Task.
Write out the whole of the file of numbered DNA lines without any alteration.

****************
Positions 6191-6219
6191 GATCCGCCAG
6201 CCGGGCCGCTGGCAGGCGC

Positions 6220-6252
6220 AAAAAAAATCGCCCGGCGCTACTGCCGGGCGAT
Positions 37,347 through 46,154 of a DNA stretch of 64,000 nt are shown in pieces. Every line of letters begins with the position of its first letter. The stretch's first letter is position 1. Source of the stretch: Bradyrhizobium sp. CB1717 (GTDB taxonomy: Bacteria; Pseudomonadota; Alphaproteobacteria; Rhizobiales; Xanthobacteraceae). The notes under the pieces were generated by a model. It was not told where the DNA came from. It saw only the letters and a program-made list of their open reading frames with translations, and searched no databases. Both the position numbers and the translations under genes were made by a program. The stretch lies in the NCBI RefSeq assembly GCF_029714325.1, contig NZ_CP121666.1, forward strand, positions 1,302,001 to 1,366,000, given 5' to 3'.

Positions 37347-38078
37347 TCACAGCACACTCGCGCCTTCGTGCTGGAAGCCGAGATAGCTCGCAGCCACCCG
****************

Positions 6191-6219
6191 GATCCGCCAG
6201 CCGGGCCGCTGGCAGGCGC

Positions 6220-6252
6220 AAAAAAAATCGCCCGGCGCTACTGCCGGGCGAT
Positions 37,347 through 46,154 of a DNA stretch of 64,000 nt are shown in pieces. Every line of letters begins with the position of its first letter. The stretch's first letter is position 1. Source of the stretch: Bradyrhizobium sp. CB1717 (GTDB taxonomy: Bacteria; Pseudomonadota; Alphaproteobacteria; Rhizobiales; Xanthobacteraceae). The notes under the pieces were generated by a model. It was not told where the DNA came from. It saw only the letters and a program-made list of their open reading frames with translations, and searched no databases. Both the position numbers and the translations under genes were made by a program. The stretch lies in the NCBI RefSeq assembly GCF_029714325.1, contig NZ_CP121666.1, forward strand, positions 1,302,001 to 1,366,000, given 5' to 3'.

Positions 37347-38078
37347 TCACAGCACACTCGCGCCTTCGTGCTGGAAGCCGAGATAGCTCGCAGCCACCCG